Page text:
Latest on former president Donald Trump social network Truth Social: Denied Trademark, to experience financial difficulties

The trademark registration for former President Donald Trump’s social media site, “Truth Social,” has been denied. In addition to this problem, there are rumors that the platform’s finances may be in jeopardy.

Fox News stated that the U.S. Patent and Trademark Office denied the social media platform’s trademark application, and that there have been allegations that Truth Social has not paid RightForge, the internet infrastructure business that established the platform’s web-serving infrastructure.

This has inevitably led to rumors regarding Truth Social’s finances.

However, the trademark refusal is also a setback for Truth Social.

Josh Gerben, a trademark attorney, uncovered the U.S. Patent and Trademark Office’s denial by tweeting a screenshot of the petition.

“The USPTO has refused Donald Trump’s trademark application for “TRUTH SOCIAL.” The basis of the refusal is the existence of multiple pre-existing “TRUTH” trademarks. Trump will have 6 months to file a response and argue against the refusal,” Gerben tweeted on Thursday.

According to the filing, the patent office claimed that the name of Trump’s social media network was “confusingly similar” to the registered trademarks “Vero-True Social” and “The Truth Network,” Insider reported. “Vero-True Social” is another social media platform, and “The Truth Network” is a Christian radio network.

“In the present case, applicant’s mark, TRUTHSOCIAL, begins with the same dominant feature, TRUTH, as registrant’s mark, THE TRUTH NETWORK,” the filing read.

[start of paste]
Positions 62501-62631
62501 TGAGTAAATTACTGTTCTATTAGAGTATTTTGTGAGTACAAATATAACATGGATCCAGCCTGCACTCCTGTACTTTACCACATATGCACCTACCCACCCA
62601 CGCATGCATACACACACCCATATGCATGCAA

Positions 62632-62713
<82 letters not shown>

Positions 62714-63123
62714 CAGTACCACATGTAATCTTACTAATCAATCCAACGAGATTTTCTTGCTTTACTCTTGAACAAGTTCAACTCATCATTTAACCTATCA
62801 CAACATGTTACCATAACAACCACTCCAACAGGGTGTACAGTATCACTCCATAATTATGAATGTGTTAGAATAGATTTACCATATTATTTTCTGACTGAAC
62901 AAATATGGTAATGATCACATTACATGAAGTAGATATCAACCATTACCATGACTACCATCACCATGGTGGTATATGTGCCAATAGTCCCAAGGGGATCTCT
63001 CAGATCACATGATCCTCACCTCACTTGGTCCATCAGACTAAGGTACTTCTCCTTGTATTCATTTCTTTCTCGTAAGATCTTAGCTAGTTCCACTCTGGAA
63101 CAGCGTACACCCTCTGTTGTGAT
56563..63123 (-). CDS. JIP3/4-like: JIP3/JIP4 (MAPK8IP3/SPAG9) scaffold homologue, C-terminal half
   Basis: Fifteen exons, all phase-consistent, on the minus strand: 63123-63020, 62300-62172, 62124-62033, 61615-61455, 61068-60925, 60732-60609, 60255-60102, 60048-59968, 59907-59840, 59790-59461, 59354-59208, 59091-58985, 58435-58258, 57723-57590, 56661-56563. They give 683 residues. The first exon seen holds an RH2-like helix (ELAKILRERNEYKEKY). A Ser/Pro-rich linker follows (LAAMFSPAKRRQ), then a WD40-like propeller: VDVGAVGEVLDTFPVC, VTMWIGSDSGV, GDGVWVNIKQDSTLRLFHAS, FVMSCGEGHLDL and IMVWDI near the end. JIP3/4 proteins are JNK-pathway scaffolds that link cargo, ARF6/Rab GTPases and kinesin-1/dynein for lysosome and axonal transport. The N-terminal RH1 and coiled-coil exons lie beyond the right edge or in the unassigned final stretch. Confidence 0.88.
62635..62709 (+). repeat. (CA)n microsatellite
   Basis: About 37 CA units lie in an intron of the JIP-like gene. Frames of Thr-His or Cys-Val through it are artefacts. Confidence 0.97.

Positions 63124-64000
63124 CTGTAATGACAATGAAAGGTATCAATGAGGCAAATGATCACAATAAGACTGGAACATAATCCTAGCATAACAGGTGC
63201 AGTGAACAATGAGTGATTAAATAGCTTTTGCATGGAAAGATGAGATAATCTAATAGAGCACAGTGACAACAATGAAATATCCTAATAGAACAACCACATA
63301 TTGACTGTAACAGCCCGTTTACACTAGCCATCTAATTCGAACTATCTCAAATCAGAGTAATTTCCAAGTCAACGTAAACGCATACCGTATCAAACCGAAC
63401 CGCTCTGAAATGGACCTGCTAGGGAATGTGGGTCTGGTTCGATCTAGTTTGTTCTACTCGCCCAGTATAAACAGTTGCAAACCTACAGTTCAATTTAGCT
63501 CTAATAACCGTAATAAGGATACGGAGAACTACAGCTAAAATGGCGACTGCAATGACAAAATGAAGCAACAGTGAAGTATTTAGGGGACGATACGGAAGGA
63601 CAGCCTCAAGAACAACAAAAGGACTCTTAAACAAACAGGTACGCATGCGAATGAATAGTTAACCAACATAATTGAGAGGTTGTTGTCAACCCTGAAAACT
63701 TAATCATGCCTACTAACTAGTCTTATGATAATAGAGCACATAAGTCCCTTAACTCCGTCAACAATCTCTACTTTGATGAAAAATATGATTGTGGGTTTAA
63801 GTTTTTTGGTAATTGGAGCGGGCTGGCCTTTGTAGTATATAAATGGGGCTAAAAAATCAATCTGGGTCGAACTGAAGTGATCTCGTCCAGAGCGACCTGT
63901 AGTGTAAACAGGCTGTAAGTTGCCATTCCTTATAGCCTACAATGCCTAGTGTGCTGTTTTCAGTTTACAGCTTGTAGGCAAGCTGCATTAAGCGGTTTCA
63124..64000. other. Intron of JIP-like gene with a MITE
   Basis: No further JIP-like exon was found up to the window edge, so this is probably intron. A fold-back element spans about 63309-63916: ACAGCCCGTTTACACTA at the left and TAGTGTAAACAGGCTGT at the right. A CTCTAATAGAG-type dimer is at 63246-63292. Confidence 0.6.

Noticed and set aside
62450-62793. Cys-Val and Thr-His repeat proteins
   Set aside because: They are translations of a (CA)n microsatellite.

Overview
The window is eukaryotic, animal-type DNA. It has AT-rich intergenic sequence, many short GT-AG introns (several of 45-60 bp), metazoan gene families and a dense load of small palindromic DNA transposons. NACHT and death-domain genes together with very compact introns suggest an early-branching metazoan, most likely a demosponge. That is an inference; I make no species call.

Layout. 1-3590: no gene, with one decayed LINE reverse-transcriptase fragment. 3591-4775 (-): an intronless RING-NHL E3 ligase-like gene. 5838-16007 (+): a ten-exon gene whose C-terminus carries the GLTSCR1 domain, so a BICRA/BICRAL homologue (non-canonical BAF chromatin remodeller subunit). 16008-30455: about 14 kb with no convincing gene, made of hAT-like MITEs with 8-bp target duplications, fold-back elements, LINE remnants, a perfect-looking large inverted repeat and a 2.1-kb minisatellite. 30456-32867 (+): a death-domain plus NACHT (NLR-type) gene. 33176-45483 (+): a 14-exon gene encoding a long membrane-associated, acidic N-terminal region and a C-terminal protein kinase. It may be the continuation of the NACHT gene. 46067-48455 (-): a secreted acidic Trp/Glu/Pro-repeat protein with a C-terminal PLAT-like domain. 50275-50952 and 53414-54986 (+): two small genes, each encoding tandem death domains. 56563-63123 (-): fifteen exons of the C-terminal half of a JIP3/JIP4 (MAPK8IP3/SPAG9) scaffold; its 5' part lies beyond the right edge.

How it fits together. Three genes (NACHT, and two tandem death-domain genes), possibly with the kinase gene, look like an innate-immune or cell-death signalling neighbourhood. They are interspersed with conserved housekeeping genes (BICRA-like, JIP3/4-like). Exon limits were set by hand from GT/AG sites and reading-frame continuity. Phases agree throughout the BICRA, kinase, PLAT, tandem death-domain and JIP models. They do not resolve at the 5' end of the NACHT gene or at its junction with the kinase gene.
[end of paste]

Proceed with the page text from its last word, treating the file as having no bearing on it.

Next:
“Moreover, both marks also contain the wording SOCIAL meaning they look and sound similar generally outside of a small variation of TRUTH,” it added.

The USPTO concluded, “Because the marks are similar and the products and services are linked, there is a possibility of confusion as to the source of the applicant’s goods and services, and registration is denied according to Section 2(d) of the Trademark Act.”

Gerben remarked that the issues that led to the rejection are normally the reason why a highly specialized and unique name must be selected for a business like this.

“Ideally, you would pick a name where this wasn’t going to happen,” Gerben said, Axios reported.

Trump has until February 2023 to reply to this refusal, though. According to Axios, although this is a big setback for the social media giant, it is not necessarily the end of the road.

“This doesn’t spell the end for the trademark. Trump can appeal, which trademark lawyers believe is likely. Initial refusals aren’t uncommon and there are a couple moves the company can make to clear this hurdle,” Axios reported.

In addition to this trademark dispute, Fox News stated that “Truth Social… is embroiled in a nasty dispute with one of its vendors, who alleges that the platform has failed to make more than $1 million in contractually required payments.”

RightForge, an internet infrastructure provider, agreed to host Truth Social in October of last year.

Three sources with firsthand knowledge of the situation told Fox News that RightForge is now alleging that Truth Social breached its agreement to make monthly payments for establishing the social media platform’s web-serving infrastructure.

Fox’s sources indicate that Truth Social has only made three payments to RightForge and has not made any payments since March.

Now, RighForge asserts that Truth Social owes around $1.6 million and purportedly threatens legal action.

Fox said that while RightForge CEO Martin Avila declined to comment on “private matters,” he did not deny that his firm had a dispute with Truth Social.

Avila appeared to continue generally support Truth Social’s activities in a statement.

“Our founding vision is to make a second internet to support American ideas online. RightForge believes in the mission of President Trump’s free speech platform and wish to continue supporting the president in his media endeavors,” the statement read, according to Fox News.

Between the trademark denial and the claimed payment troubles with RightForge, it appears that Trump’s “Truth Social” still faces substantial obstacles as it advances in the social media sector.

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